Some sagacious sage once observed that “it is insanity to keep right on doing what you are doing and expect a different outcome.”

Years in the woods and on the waters have taught me that this adage applies as well to outdoor pursuits. Wild things, whether they be turkeys, deer or elk, are as unpredictable as April in Maine.

V. Paul Reynolds, Outdoors Columnist

You get the point, right? If the hunt isn’t going well for you, try something new. Be as unpredictable as the game you are trying to outwit or out maneuver.

Here are some real-life examples.

A number of years ago in the Colorado Rockies, my son and I were on the last day of what was looking to be a futile elk hunt during Colorado’s First Rifle Season. We had hunted hard. Conventional wisdom insisted that, because the weather was unseasonably warm, the elk were still up high, where the air was cooler and few hunters had the stamina or the will to make the lung-busting ascents to 11,000 feet and higher. We had hunted high, again with no elk sightings.

With nothing to lose we shifted gears, drastically. We found an old forestry road that meandered along the edge of a bottom land that formed a boundary for the public land tract we were hunting. Defying the odds and the best advice of experienced elk hunters, we took the road less traveled. We never saw another hunter. But we did see elk, and before that Western sun dipped beneath Pagoda Peak shutting down the First Rifle Season, we filled not one, but two cow tags. We could not believe our 11th hour good fortune!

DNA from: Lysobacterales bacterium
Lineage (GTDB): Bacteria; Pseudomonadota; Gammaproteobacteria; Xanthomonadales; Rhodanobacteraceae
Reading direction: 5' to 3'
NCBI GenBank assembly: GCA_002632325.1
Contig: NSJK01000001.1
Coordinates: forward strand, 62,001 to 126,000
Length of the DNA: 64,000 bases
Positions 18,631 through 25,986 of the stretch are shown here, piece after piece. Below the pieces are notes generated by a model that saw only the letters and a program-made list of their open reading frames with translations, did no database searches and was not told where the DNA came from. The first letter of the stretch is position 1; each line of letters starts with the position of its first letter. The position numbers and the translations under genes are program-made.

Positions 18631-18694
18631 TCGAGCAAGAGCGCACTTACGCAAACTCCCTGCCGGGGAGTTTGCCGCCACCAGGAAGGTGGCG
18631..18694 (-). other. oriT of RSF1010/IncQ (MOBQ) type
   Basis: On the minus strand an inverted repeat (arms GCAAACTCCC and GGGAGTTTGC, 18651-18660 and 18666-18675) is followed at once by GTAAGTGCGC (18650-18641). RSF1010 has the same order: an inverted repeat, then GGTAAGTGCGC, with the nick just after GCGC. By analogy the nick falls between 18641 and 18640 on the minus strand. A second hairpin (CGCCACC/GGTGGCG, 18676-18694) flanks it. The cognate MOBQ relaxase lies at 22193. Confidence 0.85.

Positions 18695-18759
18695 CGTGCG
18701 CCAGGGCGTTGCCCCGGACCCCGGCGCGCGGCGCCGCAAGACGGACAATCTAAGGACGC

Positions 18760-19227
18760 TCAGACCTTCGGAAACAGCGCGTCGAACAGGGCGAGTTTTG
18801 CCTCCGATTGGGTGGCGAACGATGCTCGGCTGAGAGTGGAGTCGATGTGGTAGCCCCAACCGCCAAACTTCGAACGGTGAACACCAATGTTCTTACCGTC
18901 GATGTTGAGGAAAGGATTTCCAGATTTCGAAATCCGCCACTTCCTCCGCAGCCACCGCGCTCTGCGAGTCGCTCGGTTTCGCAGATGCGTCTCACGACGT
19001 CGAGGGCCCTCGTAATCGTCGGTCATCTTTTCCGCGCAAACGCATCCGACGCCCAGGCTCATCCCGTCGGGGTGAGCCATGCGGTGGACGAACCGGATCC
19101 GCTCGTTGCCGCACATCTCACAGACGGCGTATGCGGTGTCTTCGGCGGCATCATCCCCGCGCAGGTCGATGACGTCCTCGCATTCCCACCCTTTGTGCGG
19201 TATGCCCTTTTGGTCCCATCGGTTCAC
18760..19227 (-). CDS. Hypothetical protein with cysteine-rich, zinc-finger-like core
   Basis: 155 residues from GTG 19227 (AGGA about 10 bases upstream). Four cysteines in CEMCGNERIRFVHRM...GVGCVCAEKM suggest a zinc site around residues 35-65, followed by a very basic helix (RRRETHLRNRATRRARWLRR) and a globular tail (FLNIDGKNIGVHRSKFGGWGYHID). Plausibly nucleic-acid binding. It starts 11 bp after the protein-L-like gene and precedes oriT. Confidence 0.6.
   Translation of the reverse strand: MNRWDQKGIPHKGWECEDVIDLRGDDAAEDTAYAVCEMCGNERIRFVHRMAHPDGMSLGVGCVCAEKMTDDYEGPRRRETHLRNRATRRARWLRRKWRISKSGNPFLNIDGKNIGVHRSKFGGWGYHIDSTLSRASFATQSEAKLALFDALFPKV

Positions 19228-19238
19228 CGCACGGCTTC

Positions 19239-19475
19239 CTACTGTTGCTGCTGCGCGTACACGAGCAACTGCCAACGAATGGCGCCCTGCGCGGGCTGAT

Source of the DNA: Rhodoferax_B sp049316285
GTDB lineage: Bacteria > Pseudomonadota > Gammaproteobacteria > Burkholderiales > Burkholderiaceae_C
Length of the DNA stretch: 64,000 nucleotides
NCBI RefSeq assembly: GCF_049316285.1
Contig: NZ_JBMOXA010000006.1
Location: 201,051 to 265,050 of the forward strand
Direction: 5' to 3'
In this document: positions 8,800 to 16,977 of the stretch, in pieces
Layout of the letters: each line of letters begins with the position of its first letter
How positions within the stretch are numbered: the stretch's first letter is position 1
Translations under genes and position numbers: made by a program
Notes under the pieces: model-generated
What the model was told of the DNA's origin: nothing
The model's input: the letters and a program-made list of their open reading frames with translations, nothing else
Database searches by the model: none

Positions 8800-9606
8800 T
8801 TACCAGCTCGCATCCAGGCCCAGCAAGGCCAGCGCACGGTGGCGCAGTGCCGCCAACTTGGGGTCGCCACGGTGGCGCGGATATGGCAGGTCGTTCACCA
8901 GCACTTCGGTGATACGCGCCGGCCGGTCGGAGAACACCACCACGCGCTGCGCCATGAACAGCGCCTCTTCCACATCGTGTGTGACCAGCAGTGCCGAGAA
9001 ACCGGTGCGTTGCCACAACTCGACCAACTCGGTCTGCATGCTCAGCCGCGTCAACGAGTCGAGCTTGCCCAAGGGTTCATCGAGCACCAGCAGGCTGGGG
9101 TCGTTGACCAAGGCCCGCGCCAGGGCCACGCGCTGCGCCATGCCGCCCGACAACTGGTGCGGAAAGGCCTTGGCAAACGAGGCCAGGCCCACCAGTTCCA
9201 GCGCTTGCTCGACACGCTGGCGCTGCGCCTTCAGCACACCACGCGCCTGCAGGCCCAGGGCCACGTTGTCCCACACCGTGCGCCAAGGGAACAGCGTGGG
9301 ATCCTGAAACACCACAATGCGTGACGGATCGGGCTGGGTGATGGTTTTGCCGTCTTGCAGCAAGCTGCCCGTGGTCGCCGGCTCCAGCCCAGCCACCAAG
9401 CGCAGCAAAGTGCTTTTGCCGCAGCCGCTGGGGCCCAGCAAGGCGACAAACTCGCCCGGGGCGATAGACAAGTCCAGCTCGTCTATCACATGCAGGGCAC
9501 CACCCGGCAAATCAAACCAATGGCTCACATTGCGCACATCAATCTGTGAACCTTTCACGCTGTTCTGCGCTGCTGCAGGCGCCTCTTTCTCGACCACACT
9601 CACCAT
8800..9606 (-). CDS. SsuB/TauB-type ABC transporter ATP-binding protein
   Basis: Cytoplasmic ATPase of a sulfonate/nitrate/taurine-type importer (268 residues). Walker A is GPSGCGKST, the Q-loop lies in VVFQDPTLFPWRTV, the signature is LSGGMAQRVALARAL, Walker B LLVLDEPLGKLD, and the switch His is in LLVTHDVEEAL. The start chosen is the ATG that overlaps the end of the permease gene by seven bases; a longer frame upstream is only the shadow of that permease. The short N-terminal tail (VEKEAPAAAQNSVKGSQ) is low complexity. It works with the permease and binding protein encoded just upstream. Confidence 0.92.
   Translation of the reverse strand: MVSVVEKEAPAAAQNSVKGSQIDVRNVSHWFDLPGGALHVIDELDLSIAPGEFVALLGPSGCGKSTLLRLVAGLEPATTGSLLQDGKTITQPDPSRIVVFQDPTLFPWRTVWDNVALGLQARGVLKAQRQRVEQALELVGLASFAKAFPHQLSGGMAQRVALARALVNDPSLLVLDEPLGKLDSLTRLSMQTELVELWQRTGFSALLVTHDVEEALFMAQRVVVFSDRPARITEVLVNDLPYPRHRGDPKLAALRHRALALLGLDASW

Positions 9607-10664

Another time, as a novice Maine turkey hunter, I discovered, by sheer happenstance, the tactical value of the unconventional approach. If you are in the turkey woods walking and calling, the Turkey Hunter’s Gospel teaches the following without exception: Never, never, never over-do it with the clucks and yelps. Every turkey tactic book that I have ever read, or turkey hunting seminar that I have attended, teaches that you MUST be sparing with the vocalizations. A bearded bird, however lovesick, is still wary and if he hears more than a modicum of female clucks or purrs, he will hold back or wander away.

In the early days of Maine turkey hunting, the legal hunting day ended at 12 noon. This particular day, noon was fast approaching. I had neither heard nor seen a bird, after walking and calling all morning. At 11:45 a.m., while sitting in a mixed hardwood growth and polishing off the coffee in my thermos, I decided to really let go with the call box. I really yukked it up with clucks and yelps and purrs, to the point I was laughing to myself.

Gobble…gobble…gobble…

There it was, not 50 yards away, a big Tom in full strut, his bright-colored antediluvian head bobbing as he picked his way through the tangle angling in my direction. I was almost as surprised as he was when he got within range of my 20-gauge turkey loads.

That was my first Maine turkey.

There have been some deer hunts as well when my unpredictability in the deer woods paid dividends.

If you spend any time in the woods or on the waters, you may have had similar experiences — having unexpectedly good luck when you went against the grain.

The next time your quarry seems elusive or impossible to find and you become exasperated, get out of the box. Go rogue. Hunt against the grain.

V. Paul Reynolds is editor of the Northwoods Sporting Journal. He is also a Maine guide and host of a weekly radio program, “Maine Outdoors,” heard at 7 p.m. Sundays on The Voice of Maine News-Talk Network. He has authored three books; online purchase information is available at www.maineoutdoorpublications.net.


Only subscribers are eligible to post comments. Please subscribe or to participate in the conversation. Here’s why.

Use the form below to reset your password. When you've submitted your account email, we will send an email with a reset code.